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The M1919 Browning is a .30 caliber medium machine gun that was widely used during the 20th century. It was used as a light infantry, coaxial, mounted, aircraft, and anti-aircraft machine gun by the U.S. and many other countries, especially during World War II, the Korean War, and the Vietnam War.
As a company or battalion support weapon, the M1919 required at least a two-man machine gun team. But in practice, four men were normally involved: the gunner (who fired the gun and when advancing carried the tripod and box of ammo), the assistant gunner (who helped feed the gun and carried the gun, and box of spare parts and tools), and two ammunition carriers. The original idea was to allow the gun to be more easily packed for transport, and featured a light barrel and bipod when first introduced as the M1919A1. Unfortunately, it quickly became clear that the gun was too heavy to be easily moved, while at the same time too light for sustained fire. This led to the M1919A2, which included a heavier barrel and tripod, and could be continuously fired for longer durations.
The M1919A4 weighed about 14 kg, and was ordinarily mounted on a lightweight, low-slung tripod for infantry use. Fixed vehicle mounts were also employed. It saw wide use in World War II mounted on jeeps, armored personnel carriers, tanks, and amphibious vehicles. The M1919A4 played a key role in the firepower of the World War II US Army. Each infantry company normally had a weapons platoon in addition to its other organic units. The presence of M1919A4 weapons in the weapons platoon gave company commanders additional automatic fire support at the company level, whether in the assault or on defense.
However, by and large the most common variant of the series was the M1919A4. The M1919A4 was used in both fixed and flexible mounts, by infantry and on vehicles. It was also widely exported after World War II and continues to be used in small numbers around the world. Two variants were developed specifically for vehicular use, the M1919A5, with an extended charging handle, and the M1919A4E1, a sub-variant of the M1919A4 refitted with an extended charging handle.
With assistance from firearms engineers at Fabrique Nationale de Herstal, Belgium, the Model 1919 was completely re-engineered into the .30 caliber M2 AN (Army-Navy) aircraft machine gun (see #AN/M2). The .30 in M2 AN Browning was widely adopted as both a fixed (offensive) and flexible (defensive) weapon on aircraft. Aircraft machine guns required light weight, firepower, and reliability, and achieving all three goals proved a difficult challenge, with the mandate for a closed bolt firing cycle to enable the gun to be safely and properly synchronized for fixed-mount, forward-aimed guns firing through a spinning propeller, a necessity on many single-engined fighter aircraft designs through to nearly the end of World War II. The receiver walls and operating components of the M2 were made thinner and lighter, and with air cooling provided by the speed of the aircraft, designers were able to reduce the barrel's weight and profile. As a result, the M2 weighed two-thirds that of the 1919A4, and the lightened mechanism gave it a rate of fire approaching 1,200 rpm (some variants could achieve 1,500 rpm), a necessity for engaging fast-moving aircraft. The M2's feed mechanism had to lift its own loaded belt out of the ammunition box and feed it into the gun, equivalent to a weight of 5 kg. In Ordnance circles, the .30 M2 AN Browning had the reputation of being the most difficult-to-repair weapon in the entire US small arms inventory.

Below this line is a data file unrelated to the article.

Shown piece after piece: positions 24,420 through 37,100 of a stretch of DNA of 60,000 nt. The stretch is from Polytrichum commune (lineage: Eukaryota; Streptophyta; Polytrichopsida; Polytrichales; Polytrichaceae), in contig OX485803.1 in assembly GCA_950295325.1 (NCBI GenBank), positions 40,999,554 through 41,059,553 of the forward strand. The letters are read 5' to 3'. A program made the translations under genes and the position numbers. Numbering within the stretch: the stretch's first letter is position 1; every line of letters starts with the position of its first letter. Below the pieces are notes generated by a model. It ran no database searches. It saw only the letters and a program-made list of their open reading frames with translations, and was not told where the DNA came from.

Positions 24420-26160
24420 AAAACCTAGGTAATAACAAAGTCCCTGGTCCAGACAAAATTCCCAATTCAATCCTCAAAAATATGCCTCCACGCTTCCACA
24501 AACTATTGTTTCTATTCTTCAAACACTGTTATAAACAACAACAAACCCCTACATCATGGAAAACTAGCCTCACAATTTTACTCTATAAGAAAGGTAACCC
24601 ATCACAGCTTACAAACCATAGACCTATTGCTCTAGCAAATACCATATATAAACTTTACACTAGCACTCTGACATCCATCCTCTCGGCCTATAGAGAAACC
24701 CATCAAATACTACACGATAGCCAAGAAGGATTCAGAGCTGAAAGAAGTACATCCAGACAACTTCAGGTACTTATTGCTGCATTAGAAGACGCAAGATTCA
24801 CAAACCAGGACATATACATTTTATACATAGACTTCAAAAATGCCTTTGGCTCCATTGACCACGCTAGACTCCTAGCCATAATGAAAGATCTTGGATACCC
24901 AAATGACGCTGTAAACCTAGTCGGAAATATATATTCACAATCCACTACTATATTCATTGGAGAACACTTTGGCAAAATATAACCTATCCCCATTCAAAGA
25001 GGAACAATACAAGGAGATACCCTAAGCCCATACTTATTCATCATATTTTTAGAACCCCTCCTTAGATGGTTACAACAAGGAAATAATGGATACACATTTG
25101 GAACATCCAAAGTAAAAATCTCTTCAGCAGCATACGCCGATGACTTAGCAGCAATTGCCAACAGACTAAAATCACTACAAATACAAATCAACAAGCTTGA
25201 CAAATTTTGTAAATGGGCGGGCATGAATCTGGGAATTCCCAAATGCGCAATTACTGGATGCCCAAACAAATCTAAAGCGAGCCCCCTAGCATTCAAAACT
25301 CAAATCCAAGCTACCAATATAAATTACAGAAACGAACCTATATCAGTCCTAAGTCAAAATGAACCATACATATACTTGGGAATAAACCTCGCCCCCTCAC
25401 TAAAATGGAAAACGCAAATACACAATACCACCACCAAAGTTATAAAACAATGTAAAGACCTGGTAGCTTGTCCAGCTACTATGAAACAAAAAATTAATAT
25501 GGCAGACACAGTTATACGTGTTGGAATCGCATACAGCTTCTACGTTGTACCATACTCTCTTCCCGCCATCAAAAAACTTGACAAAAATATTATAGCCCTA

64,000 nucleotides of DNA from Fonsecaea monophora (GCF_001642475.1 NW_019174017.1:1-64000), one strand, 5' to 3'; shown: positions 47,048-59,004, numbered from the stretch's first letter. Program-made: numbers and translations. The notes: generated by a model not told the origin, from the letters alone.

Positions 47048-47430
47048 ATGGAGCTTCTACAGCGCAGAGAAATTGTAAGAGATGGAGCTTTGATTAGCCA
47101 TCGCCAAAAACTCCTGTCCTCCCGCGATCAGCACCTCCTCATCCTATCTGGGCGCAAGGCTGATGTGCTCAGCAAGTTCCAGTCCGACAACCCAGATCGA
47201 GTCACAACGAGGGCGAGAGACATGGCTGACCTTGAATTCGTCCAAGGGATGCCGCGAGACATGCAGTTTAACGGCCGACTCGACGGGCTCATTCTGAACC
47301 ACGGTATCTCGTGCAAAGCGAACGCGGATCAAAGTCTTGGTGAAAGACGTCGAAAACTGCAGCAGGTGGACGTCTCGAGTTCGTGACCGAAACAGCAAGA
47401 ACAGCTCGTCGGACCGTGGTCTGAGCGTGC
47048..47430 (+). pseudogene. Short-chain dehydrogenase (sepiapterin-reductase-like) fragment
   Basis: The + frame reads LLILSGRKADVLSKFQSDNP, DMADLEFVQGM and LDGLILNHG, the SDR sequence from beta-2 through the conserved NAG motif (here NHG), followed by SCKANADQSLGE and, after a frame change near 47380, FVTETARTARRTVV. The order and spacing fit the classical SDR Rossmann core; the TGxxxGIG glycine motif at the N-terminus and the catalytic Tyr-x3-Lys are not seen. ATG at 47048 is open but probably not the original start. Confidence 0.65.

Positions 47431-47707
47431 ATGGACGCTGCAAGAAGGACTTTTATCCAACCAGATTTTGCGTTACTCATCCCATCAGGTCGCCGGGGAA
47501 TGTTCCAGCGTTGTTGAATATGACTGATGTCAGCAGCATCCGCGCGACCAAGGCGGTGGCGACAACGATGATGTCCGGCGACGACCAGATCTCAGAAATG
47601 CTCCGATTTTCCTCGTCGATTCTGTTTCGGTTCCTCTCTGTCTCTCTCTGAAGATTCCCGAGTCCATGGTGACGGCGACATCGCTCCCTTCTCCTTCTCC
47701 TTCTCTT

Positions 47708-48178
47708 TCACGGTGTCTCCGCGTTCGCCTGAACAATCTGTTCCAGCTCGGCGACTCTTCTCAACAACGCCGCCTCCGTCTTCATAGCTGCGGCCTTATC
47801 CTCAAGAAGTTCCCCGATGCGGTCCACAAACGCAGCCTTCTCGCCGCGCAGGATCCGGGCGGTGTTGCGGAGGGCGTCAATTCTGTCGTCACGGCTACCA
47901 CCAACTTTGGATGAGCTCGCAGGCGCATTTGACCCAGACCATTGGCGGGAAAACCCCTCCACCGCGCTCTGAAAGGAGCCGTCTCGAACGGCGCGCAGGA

The M2 also appeared in a twin-mount version which paired two M2 guns with opposing feed chutes in one unit for operation by a single gunner, with a combined rate of fire of 2,400 rpm. All of the various M2 models saw service in the early stages of World War II, but were phased out beginning in 1943, as hand-trained defensive machine guns became obsolete for air warfare (the .50 in/12.7 mm M2 Browning and 20 mm automatic cannon had replaced the .30 in as offensive air armament as well). The .30 in M2 aircraft gun was widely distributed to other US allies during and after World War II, and in British and Commonwealth service saw limited use as a vehicle-mounted anti-aircraft or anti-personnel machine gun.
In Forgotten Hope Secret Weapon, the machinegun can be used via a pick-up kit aswel on vehicles. The pick-up kit contains a machinegun, a knife, a Colt pistol and 3 mines. The machinegun in the pick-up kit have three different setups. All three use the tripod. You can lie with the machinegun (When you have no cover or you want to hide in bushes. This possition can only be used against ground targets and low flying aircrafts), you can crouch with your machinegun (When you have a cover, like walls. This possition can only be used against ground targets and low flying aircrafts) or you can use the machinegun as Anti-Aircraft gun (Then you stand with your machinegun and you can used against both ground and air targets). The machinegun in FHSW have a magazine of 200 rounds, in pick-up kit, or another number of rounds when used on vehicles (consult the General Ingame Information of the vehicles). The gun is used on most American ground vehicles. Mostly in the hull. On light vehicles, it can sometimes be found on the turret.